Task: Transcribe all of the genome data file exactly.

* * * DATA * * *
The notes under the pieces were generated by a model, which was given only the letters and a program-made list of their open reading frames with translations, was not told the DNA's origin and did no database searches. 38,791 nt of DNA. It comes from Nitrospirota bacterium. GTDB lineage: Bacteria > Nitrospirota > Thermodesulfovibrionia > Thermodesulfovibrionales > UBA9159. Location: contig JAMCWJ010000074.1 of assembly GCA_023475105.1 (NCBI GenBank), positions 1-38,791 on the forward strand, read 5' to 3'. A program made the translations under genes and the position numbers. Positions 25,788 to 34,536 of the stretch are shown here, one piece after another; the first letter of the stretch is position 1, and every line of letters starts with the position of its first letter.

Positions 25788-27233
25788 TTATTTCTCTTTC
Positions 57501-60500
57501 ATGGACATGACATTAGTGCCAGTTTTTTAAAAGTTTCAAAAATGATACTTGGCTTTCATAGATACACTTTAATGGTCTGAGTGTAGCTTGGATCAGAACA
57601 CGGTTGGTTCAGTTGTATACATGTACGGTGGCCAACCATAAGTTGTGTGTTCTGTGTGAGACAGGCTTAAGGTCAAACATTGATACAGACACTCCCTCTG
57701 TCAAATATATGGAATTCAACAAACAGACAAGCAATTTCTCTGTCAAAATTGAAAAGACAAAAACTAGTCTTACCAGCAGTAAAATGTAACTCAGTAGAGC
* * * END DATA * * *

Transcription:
The notes under the pieces were generated by a model, which was given only the letters and a program-made list of their open reading frames with translations, was not told the DNA's origin and did no database searches. 38,791 nt of DNA. It comes from Nitrospirota bacterium. GTDB lineage: Bacteria > Nitrospirota > Thermodesulfovibrionia > Thermodesulfovibrionales > UBA9159. Location: contig JAMCWJ010000074.1 of assembly GCA_023475105.1 (NCBI GenBank), positions 1-38,791 on the forward strand, read 5' to 3'. A program made the translations under genes and the position numbers. Positions 25,788 to 34,536 of the stretch are shown here, one piece after another; the first letter of the stretch is position 1, and every line of letters starts with the position of its first letter.

Positions 25788-27233
25788 TTATTTCTCTTTC
Positions 57501-60500
57501 ATGGACATGACATTAGTGCCAGTTTTTTAAAAGTTTCAAAAATGATACTTGGCTTTCATAGATACACTTTAATGGTCTGAGTGTAGCTTGGATCAGAACA
57601 CGGTTGGTTCAGTTGTATACATGTACGGTGGCCAACCATAAGTTGTGTGTTCTGTGTGAGACAGGCTTAAGGTCAAACATTGATACAGACACTCCCTCTG
57701 TCAAATATATGGAATTCAACAAACAGACAAGCAATTTCTCTGTCAAAATTGAAAAGACAAAAACTAGTCTTACCAGCAGTAAAATGTAACTCAGTAGAGC